Sunday, December 8, 2013

Field Trips

When it comes to field trips, we are very fortunate that our school district supports the many requests that we have for bus trips all over the city and suburbs of Chicago. Our students visit farms, wildlife havens, museums, libraries, and theaters throughout their school career. Learning while doing, seeing live animals and their habitats, viewing authentic artifacts, and experiencing the arts in a live theatre round out the learning experiences of the classroom. We know that when our emotions are high— with excitement, joy, humor—we remember what we’ve experienced. There’s always excitement on a field trip. Just the novelty of getting out of the routine and learning in a unique manner, is a thrill.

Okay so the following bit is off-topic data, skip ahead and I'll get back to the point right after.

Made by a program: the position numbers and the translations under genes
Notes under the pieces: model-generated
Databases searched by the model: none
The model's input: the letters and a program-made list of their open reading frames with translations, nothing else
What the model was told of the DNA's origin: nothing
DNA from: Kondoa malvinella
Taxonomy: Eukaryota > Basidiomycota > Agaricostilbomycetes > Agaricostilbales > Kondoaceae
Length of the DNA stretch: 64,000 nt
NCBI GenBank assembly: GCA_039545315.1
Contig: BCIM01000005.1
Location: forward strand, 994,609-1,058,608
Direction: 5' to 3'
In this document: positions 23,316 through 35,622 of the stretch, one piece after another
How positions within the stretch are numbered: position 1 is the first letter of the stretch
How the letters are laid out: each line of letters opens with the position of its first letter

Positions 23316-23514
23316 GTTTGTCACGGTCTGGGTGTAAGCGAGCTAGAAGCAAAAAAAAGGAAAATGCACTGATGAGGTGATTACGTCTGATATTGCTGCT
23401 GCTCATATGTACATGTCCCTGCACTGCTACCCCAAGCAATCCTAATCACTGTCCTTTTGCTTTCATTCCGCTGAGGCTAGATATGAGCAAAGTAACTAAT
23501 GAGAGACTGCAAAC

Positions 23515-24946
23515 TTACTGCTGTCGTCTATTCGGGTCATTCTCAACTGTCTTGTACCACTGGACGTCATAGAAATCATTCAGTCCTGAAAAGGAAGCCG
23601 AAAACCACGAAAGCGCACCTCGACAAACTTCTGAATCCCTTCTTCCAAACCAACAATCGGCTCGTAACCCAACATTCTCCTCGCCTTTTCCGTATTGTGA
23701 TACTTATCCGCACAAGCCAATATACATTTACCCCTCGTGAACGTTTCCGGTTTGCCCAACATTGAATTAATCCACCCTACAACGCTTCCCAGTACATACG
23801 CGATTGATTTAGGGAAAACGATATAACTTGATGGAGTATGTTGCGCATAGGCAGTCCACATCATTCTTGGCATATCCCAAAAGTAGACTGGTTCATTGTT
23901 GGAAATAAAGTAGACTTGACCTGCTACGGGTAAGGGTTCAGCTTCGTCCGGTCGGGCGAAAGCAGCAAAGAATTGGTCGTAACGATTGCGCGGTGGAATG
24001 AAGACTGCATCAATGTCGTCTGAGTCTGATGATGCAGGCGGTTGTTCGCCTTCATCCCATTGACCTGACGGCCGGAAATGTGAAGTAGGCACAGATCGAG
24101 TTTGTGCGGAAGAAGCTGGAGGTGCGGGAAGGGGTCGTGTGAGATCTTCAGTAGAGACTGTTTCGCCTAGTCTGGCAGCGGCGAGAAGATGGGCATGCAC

Field trips are also an opportunity for parent involvement. For almost all field trips, there is a need for additional adults. In some cases, a student may need their parent to accompany him/her as there are extenuating circumstances. Students who are challenged to control their impulses and behave appropriately may need 1:1 support from adults. Besides our classroom teachers, our social worker may attend the field trip to assist with anticipated behavior problems. Choosing the adults that will make the trip a great experience for all the students may be challenging.

Parents generally have an opportunity to request to chaperone field trips. Often there are considerably more parents requesting than are needed. Teachers choose parents based on several factors: